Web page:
The World Health Organization Monday said there was a high risk of a cholera epidemic after flooding in Kinshasa, the teeming and ramshackle capital of the Democratic Republic of Congo.
"In a big city like Kinshasa, which has between 10 and 12 million inhabitants, the rains and the floods make the risk of a spread of this epidemic very high," the WHO's Africa director Matshidiso R. Moeti said at a press briefing.
Since a cholera outbreak was first reported in November, officials had registered "531 cases, with 32 deaths," senior health ministry official Sylvain Yuma Ramazani told journalists.
The highly infectious disease, which thrives in conditions of poor sanitation and contaminated water or food, has spread to 21 of the 35 health zones into which Kinshasa is divided, and "the situation is serious," Ramazani said.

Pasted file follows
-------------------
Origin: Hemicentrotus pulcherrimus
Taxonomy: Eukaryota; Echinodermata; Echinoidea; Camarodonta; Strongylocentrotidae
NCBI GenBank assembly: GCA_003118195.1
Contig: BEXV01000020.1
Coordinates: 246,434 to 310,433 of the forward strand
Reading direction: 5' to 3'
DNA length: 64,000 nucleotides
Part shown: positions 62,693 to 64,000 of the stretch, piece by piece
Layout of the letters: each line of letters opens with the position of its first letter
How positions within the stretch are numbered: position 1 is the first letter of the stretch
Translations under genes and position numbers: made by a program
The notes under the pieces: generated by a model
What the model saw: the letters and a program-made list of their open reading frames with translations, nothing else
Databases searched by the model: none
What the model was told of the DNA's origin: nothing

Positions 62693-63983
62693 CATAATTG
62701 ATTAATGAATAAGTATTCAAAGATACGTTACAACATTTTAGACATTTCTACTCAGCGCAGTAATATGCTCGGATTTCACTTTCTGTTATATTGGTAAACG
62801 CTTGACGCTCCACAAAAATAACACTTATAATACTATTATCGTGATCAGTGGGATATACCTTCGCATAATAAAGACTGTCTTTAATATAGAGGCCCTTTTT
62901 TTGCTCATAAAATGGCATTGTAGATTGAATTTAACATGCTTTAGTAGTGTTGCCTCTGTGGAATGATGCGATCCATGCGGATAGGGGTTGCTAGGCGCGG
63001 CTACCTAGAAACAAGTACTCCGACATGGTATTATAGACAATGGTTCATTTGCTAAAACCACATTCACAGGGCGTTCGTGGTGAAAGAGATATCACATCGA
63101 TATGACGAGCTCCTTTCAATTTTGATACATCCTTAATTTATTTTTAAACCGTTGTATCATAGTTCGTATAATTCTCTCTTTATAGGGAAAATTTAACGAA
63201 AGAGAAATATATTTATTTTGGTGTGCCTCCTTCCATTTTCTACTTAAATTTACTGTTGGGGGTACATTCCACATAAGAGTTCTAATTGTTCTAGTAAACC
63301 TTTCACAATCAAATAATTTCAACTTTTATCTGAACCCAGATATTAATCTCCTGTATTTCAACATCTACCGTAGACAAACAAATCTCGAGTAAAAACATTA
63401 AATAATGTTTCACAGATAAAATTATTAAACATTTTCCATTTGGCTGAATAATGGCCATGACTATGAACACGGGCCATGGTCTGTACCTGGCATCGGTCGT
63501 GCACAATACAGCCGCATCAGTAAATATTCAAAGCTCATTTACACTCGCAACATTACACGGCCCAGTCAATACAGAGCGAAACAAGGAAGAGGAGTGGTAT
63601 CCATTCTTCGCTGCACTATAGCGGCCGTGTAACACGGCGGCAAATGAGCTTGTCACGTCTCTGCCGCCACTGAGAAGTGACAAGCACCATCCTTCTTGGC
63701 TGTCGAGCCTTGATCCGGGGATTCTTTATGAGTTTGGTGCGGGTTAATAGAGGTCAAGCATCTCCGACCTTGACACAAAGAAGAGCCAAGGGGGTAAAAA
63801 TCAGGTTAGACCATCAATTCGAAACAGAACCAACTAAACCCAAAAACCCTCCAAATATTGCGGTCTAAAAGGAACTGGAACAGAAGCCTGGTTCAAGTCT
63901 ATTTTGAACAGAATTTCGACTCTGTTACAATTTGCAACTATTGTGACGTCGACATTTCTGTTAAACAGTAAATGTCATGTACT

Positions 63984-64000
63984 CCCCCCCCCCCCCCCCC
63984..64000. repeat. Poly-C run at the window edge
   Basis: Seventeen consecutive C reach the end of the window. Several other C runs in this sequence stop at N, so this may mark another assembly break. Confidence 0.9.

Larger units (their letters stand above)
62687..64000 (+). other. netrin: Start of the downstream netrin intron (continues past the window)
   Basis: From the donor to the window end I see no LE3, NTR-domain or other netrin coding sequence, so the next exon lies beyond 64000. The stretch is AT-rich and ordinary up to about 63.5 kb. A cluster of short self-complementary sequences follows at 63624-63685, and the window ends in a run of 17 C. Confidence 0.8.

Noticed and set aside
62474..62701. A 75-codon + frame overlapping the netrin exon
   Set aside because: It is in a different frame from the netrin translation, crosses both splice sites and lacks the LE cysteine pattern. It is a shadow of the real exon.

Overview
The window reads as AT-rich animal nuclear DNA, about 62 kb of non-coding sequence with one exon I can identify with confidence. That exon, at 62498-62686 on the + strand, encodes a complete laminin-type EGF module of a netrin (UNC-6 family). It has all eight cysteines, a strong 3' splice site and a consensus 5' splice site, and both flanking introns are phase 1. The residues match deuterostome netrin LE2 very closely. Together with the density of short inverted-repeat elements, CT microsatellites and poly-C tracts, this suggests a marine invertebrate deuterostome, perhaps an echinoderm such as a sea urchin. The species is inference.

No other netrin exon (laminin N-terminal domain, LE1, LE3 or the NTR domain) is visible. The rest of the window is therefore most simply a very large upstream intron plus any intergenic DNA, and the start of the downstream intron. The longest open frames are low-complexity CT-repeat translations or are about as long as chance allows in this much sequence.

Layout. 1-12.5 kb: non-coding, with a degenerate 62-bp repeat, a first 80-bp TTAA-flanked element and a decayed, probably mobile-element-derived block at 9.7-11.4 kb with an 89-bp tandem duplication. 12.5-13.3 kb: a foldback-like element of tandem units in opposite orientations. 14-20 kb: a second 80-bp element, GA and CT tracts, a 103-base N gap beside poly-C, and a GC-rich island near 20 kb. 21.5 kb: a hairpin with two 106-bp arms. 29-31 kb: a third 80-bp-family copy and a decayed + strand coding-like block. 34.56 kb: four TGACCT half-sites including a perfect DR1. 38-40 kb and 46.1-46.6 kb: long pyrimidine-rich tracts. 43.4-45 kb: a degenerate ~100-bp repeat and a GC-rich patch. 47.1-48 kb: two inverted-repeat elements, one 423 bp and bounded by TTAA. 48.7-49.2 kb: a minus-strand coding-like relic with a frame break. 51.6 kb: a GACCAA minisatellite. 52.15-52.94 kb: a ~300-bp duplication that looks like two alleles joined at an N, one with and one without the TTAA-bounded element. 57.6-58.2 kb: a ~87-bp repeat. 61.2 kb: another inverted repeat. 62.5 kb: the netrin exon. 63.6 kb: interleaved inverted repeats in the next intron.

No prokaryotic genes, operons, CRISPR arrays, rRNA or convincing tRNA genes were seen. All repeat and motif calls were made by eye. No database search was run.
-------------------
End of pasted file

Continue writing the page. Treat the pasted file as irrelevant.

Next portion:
The WHO announced that it has delivered 11 tonnes of medical supplies to the Congolese authorities, including antibiotics and products to treat dehydration.
The epicentre of the outbreak is Camp Luka, a poor neighbourhood in central Kinshasa, marked by overcrowding and the lack of both toilets and potable water.
Three-quarters of homes in Kinshasa are slums which have no access to sanitation or electricity, Corneille Kanene, former head of UN-Habitat, said last year.
The charity Medecins Sans Frontieres (MSF - Doctors Without Borders) last week set up one of its two treatment centres in Camp Luka.
Flooding in Kinshasa was caused by torrential rain during the night of January 3, which was followed by a second bout on January 7, claiming 48 lives, according to the authorities.
Beyond the capital, the latest cholera outbreak has affected 23 of the 26 provinces in the vast central African country since 2017, with "almost 50,000 cases and around 1,000 deaths", MSF estimates.
Such figures make it the worst outbreak in DR Congo since 1994.